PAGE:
Wooden Fence 2x4s

I am in the process of putting up a wooden privacy fence. All the posts are set and am at the point of fastening the 2x4s in between. My question now is, do I put in 2 or 3 horizontal 2x4s. Will using two do the trick or is it necessary to use three? Thanks for any advice.
Matt
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Matt wrote:

What are your pickets? If you use cedar, you can use two rails. If you are using treated pickets, I would use five or more (seriously, you should use three). The difference is that cedar is fairly stable while treated will warp and twist all to hell if you don't fasten it down securely. It will still warp and twist, but you probably won't have to replace as many if you use three rails.
If you are using vinyl, three rails would be a good idea because vinyl is fairly flimsy.
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Robert Allison
Rimshot, Inc.
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The slats or pickets are 6' cedar wood. In that case you're thinking that two 2x4 horizontal supports would suffice? If so, how far would you recommend they be placed from top and bottom?
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Just completed a fence using pressure treated posts and horizontal supports with cedar pickets. If you are using Home Depot cedar 6' x6" pickets they are so thin you definitely need three horizontal supports. I spaced top & bottom supports four inches from the ends of the slats and centered the middle one. I won't use pressure treated 4x4's again as they warped like crazy after a week in the ground. Should have used cedar 4x4's.
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Matt wrote:

I would place the top at 8-12" from the top and the bottom about the same. I prefer to place them a foot from top and bottom. YMMV.
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Robert Allison
Rimshot, Inc.
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I have a fence 7' tall with 4x4 posts every 7'6". The horizontals are 2x4 on 3' centres. Safest approach is horizontals on 3' centres.
If you want the wood to look good for a long time use stainless steel screws as they will not rust and cause bleeding around the screw holes. As well when it comes time to replace any uprights all one need do is back out the screws.
P D Q
am in the process of putting up a wooden privacy fence.&nbsp; All the<BR>posts are set and am at the point of fastening the 2x4s in between.<BR>My question now is, do I put in 2 or 3 horizontal 2x4s.&nbsp; Will using<BR>two do the trick or is it necessary to use three?&nbsp; Thanks for any<BR>advice.<BR><BR>Matt<BR></BLOCKQUOTE></BODY></HTML>
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And they say there is no such thing as a dumb question.
Maybe not so much dumb as a total lack of information given. What is the spacing of the posts? What are you putting on the fence? How high is it?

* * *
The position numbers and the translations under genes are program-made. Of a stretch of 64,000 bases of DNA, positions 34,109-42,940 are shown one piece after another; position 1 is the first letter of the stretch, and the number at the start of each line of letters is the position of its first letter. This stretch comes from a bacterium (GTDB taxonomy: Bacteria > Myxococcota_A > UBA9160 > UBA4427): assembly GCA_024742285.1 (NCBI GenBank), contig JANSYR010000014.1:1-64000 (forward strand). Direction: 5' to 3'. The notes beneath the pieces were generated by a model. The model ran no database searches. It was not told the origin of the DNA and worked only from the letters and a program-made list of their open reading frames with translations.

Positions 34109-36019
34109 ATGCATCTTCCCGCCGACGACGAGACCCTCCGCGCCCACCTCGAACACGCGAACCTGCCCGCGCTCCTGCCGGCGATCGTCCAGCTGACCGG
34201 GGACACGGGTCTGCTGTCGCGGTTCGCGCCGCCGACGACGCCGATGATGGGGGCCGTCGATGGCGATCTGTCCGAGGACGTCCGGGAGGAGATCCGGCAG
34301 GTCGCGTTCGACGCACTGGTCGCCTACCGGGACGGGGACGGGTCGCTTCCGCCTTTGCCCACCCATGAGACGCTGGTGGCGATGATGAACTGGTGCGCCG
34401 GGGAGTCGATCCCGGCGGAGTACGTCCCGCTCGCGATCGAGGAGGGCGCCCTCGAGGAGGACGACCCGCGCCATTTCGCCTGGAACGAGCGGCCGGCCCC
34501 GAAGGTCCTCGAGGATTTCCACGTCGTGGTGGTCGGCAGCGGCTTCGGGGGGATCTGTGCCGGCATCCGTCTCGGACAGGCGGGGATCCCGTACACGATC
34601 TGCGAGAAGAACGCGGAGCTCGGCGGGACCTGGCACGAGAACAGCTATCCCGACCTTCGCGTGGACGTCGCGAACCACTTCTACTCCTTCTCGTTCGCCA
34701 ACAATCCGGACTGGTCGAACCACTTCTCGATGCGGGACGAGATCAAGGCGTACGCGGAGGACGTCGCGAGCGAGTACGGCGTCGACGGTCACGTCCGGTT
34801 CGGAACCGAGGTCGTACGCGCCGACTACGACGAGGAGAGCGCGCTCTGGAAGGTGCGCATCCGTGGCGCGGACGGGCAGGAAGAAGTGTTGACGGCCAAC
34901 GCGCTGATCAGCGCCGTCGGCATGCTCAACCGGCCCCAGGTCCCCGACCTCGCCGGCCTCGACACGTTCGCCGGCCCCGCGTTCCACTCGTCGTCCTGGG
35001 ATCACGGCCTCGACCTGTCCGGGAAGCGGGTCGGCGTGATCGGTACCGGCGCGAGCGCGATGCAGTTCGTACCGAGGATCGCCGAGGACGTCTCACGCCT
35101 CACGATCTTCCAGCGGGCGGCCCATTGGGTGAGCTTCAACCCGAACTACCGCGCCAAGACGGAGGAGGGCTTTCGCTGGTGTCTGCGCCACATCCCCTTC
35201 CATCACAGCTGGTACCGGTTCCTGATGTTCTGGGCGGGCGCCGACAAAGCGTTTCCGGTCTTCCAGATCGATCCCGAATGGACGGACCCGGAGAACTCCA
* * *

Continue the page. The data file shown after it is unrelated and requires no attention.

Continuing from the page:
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Having built more than my share of fences may I advise you to go the way that I do.
3, 2x4 rails, the top rail, on top of the posts and the wide side parallel to the ground. The 2 lower rails wide side perpendicular to the ground between the posts. The bottom rail's bottom just below the top of the rot board mentioned below. Attach the bottom rail with a nail or two to the rot board and the posts 1, 1x6 or larger bottom against the ground rot board on the same plane as the pickets. This board prevents the bottoms of the pickets from rotting because of ground contact and this board when level will automatically give you a surface to set the pickets on for fast and level installation.
All boards except the pickets should be pressure treated. Pressure treated pickets are optional, I prefer Cedar.
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SNIP
Leon is so opinionated, I hate to agree with him, :-) But I do. . . .
I add one thing to Leon's suggestion.
Have you ever noticed long runs of wood fences move out of plumb at the top as it approaches the middle of the run?
When in wind prone locales, after splicing the top rail at a post, I will add a 42" long splice block on top of the splice, nailing it equally on both sides of the splice. I miter the ends of the splice blocks with the long side down to keep moisture from collecting. I prefer to use top rails that are double the fence post spacing in length.
This will minimize the lateral sag if not eliminating it.
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;~)
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You didn't say what the pickets are made of or how tall they are. If it's a short fence with a reasonably stable wood picket, you can get away with 2. If it's tall or you're using a thinner/less stable wood picket, go for 3. You really don't want the center of the fence twisting, warping or being flexible so someone can just push the wood out of the way and look through.
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The slats are 1" x 6" and 6' tall. All wood is cedar. Distance between 4x4s ranges between 6'10" to 7'4".
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